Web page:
A Fine Korean Celadon Dish, Koryo Period 918 – 1392.

A fine Korean Celadon dish, Koryo Period (918 – 1392) 12th century. The simple flower shaped form with small relief bars and incised circular lines.


In poor condition ; a thick dark crack to the rim c.47 mm. A large flat flake type chip to the back c.13 x 12 mm (this include the part of the chip that is just glaze loss). Wear to the well and general wear.
Diameter : 18.5 cm (7 1/4 inches)
R and G McPherson Antiques. The Guy-Jones Collection number 1132.
Stock number



Koryo Ceramics :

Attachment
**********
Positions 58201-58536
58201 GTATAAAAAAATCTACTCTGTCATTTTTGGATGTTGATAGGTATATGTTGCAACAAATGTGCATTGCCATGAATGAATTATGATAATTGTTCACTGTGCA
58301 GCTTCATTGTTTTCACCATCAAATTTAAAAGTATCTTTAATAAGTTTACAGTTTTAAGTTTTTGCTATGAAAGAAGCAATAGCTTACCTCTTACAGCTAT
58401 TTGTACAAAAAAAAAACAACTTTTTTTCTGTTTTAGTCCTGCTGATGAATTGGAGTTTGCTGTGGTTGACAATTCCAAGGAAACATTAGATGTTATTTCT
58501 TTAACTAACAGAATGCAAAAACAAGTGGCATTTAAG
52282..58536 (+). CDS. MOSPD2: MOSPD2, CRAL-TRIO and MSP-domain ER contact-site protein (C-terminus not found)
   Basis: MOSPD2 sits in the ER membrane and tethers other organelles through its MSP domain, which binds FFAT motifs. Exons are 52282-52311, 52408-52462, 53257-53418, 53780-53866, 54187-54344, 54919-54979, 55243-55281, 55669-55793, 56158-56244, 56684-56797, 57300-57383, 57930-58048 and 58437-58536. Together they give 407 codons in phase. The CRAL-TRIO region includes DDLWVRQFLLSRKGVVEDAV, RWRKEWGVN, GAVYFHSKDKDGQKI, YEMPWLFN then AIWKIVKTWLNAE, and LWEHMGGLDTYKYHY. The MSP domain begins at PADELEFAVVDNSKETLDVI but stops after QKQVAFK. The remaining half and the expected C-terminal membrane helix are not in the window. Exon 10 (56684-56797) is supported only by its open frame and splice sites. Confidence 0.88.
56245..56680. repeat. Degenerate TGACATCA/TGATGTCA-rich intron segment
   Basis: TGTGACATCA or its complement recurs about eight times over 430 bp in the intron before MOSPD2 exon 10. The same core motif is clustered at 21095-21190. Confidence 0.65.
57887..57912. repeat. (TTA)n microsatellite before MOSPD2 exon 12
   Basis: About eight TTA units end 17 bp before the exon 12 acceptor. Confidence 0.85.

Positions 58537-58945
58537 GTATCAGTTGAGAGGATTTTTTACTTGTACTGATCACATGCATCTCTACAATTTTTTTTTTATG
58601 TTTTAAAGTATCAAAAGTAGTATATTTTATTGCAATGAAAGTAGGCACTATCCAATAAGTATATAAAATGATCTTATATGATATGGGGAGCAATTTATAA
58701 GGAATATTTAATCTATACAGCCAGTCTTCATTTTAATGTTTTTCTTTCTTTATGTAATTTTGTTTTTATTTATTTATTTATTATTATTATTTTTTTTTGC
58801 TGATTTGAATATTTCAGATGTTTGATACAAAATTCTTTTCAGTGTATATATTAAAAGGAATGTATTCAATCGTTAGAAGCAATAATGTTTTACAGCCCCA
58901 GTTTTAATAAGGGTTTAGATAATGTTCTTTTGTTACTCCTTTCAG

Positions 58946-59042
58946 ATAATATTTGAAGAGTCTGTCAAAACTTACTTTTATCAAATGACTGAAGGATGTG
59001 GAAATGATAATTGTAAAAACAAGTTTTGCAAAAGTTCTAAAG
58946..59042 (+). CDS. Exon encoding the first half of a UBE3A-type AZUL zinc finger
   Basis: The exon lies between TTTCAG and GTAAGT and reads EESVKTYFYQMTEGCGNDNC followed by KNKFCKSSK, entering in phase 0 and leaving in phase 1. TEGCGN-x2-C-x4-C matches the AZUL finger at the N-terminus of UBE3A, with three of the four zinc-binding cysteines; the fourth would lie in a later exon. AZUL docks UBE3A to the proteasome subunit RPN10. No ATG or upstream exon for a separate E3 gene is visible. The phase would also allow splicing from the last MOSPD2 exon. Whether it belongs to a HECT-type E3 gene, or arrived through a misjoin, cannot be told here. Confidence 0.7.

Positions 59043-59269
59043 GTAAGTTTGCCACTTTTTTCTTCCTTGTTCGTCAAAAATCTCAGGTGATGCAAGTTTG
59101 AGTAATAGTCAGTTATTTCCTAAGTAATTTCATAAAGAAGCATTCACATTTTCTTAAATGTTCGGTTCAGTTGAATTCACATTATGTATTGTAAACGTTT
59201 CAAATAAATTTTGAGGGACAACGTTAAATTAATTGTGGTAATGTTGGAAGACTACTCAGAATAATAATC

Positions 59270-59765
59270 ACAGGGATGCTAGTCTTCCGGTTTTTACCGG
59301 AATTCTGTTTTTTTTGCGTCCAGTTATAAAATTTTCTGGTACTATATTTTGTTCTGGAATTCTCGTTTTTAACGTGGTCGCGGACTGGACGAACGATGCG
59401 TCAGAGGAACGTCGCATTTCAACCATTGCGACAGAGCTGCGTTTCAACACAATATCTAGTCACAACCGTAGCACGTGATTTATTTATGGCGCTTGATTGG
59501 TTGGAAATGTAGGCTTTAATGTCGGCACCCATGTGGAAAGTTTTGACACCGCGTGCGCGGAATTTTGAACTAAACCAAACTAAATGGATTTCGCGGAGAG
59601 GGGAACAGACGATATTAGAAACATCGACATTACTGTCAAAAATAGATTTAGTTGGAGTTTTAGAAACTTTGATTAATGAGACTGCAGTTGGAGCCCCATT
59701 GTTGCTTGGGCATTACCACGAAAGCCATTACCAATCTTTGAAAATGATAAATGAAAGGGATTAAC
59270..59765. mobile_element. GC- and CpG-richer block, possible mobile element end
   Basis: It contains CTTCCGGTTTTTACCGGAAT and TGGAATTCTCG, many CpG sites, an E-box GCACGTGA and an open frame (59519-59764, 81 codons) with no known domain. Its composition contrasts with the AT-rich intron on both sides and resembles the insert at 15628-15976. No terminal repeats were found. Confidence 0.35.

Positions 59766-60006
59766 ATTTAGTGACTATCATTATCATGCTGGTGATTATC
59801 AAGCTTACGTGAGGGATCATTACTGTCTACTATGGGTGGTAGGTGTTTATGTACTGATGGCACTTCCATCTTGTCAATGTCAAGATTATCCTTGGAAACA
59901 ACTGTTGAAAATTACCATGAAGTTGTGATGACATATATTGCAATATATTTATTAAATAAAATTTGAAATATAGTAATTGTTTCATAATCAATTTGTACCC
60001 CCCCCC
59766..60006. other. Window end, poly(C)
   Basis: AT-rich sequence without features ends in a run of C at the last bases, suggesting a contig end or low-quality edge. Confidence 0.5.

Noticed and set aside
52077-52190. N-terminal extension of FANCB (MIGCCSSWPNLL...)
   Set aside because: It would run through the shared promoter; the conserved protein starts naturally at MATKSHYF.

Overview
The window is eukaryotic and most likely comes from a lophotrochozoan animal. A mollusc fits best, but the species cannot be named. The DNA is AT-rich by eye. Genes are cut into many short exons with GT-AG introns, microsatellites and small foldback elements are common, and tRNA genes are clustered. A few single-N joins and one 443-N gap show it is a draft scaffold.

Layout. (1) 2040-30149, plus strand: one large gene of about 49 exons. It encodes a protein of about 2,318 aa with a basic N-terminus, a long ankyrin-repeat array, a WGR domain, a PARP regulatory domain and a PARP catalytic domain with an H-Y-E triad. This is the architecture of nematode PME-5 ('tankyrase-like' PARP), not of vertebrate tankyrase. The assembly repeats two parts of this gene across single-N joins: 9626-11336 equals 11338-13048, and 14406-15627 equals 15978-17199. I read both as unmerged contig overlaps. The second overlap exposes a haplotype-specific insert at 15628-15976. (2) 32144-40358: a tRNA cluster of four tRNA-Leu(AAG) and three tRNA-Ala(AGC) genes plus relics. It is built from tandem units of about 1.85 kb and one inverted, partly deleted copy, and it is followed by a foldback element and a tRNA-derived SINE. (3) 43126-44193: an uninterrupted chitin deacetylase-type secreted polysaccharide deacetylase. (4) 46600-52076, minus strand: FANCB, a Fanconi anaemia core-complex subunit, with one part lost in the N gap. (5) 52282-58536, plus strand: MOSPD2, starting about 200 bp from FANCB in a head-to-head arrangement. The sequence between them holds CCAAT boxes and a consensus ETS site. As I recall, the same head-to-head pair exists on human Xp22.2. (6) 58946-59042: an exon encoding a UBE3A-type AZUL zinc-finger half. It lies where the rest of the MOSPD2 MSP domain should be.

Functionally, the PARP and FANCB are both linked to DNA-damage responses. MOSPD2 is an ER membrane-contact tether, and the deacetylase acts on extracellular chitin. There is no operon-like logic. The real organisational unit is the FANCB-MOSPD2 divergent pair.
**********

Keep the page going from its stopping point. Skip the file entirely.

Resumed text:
Korean ceramics of the Koryo Period (918 - 1392) chiefly comprise of Celadon wares, although influenced by Chinese Song Dynasty (960-1279) Yue Celadons they are distinctly Korean, although there is a geological connection between the Yue and Korean celadon kilns which might add to the similarity in appearance between the two. The distinct colours achieved by Korean potters owe much to the raw materials employed. The presence of iron and iron oxide as well as manganese oxide in the clay, and quartz particles in the glaze give these celadons their unique appearance. Firing temperatures were commonly around 1150ºC, and the level of oxygen within the kiln was dramatically reduced at some stage of the firing; this is known as a reducing, rather than an oxidizing atmosphere. Koryo celadon are often plain, but decoration included incised, carved, impressed, or inlaid designs. The inlaid designs are distinctly Korean, metallic compounds like iron oxide (black or brown), copper oxide (red), and even occasionally gold colourings were added to slip which them was rubbed into an impressed design producing the look of an inlay.